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Important point: a PostDoc position is a transition from what is often the most stable position in research (PhD) to something even more stable (professorship or moving outside of academia).

There are exceptions to this (i.e. postdoc staying so long in one institution that they become really needed and therefore will be employed as full-time technicians or researchers) but they are statistically negligible, so do not count on them.

After a 2-year MSCA you have much higher chances to land a professorship of some sort, somewhere.

A postdoc time of 3 years Postdoc does not help more than that. And 2 years postdoc are enough to make up your mind if you want to stay in the academia or go away from it.

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    I did not downvote, but I disagree with this interpretation. The extra year certainly helps in that you have more time to apply for positions and more time to build your CV. Moreover, at least in some disciplines more than one postdoc is the norm, whereas your answer seems to assume that the path is PhD > one postdoc > stable position (otherwise I cannot make sense of your last paragraph). Commented Jun 12, 2023 at 22:00
  • I agree in general with your interpretation, but in this specific case 2 years of MSCA are the best of the best, in those 2 years you must surely make up your mind about staying in the academia (and living some years with the related uncertainty, maybe going through other 3 postdocs) or leave it for good. But picking 3 years postdoc instead of 2 of MSCA brings nothing. Even that additional year is in my view, detrimental (it may make you think you are "safe").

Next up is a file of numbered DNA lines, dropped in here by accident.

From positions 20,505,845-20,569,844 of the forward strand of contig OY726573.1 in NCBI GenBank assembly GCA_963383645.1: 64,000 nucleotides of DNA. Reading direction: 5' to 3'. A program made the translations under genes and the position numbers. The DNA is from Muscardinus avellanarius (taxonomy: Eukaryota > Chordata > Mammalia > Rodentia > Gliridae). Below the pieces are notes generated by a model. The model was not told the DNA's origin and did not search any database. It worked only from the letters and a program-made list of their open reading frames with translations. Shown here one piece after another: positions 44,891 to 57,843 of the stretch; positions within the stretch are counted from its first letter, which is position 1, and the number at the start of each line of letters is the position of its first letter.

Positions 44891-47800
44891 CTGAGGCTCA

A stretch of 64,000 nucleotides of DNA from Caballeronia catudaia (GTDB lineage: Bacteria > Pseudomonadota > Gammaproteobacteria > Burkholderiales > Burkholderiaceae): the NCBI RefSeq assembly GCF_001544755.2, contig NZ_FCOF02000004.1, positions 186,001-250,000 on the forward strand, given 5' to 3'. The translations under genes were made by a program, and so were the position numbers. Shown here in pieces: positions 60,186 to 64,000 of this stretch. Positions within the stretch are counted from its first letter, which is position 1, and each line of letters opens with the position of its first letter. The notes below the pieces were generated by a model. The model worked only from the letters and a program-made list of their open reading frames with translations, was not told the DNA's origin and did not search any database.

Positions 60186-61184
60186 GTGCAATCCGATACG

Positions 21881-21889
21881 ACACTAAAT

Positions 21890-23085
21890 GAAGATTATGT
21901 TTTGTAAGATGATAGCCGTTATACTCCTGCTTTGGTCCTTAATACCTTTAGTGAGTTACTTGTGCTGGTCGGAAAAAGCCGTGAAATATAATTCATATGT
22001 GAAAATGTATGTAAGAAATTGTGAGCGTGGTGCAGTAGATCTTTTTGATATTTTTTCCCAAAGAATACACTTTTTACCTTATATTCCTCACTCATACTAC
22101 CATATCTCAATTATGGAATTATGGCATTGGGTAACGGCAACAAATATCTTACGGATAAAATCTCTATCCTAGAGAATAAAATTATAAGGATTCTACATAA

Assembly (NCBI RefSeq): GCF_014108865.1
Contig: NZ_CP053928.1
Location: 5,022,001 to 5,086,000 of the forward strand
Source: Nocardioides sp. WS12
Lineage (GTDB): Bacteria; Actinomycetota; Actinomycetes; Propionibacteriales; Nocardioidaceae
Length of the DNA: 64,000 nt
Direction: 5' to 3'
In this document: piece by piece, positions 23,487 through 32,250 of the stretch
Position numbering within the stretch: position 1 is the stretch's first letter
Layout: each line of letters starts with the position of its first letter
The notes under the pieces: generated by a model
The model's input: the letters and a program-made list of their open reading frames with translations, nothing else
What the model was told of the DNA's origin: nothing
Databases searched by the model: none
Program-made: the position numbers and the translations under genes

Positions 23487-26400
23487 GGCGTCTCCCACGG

– EarlGrey
    Commented Jun 13, 2023 at 9:43
  • Thanks for your response, EarlGrey! I didn't downvote, but I agree with Adam. Perhaps I should have given more details. Due to crowdedness in my field this will be the second of (expected) three (if unlucky four) post-PhD but pre-Prof positions. My first position was 3 years and I believe it made a massive difference to my mental. Fundamentally the question I'm asking is: is there a way I can keep my options open?
    – MEH
    Commented Jun 13, 2023 at 15:54
  • @MEH no. Every year that passes, the more options are closing. You can open more options open with quality in research, or "quality" in research, where the brackets means quality = your own fundings. So MSCA is the best option, to keep (and possibly even bring new) options open. By the way, since you already spent 2-year as a postdoc, you already confirmed my last point (you made up your mind and you want to stay in the academia). Unfortunately the system is "go up or go out". If you make clear you want to be a postdoc to stay postdoc ... they will prefer someone with the ambition of
    – EarlGrey
    Commented Jun 13, 2023 at 16:14
  • @MEH going up. Because even the 5 years postdocs are given with the knowledge that the Postdoc is unlikely to stay there for 5 years (and rationally so). Usually it is some rigid funding that force such opening, but no one is expecting a person to stay postdoc for 5 years (although they will be happy to have such a long time worker)
    – EarlGrey
    Commented Jun 13, 2023 at 16:17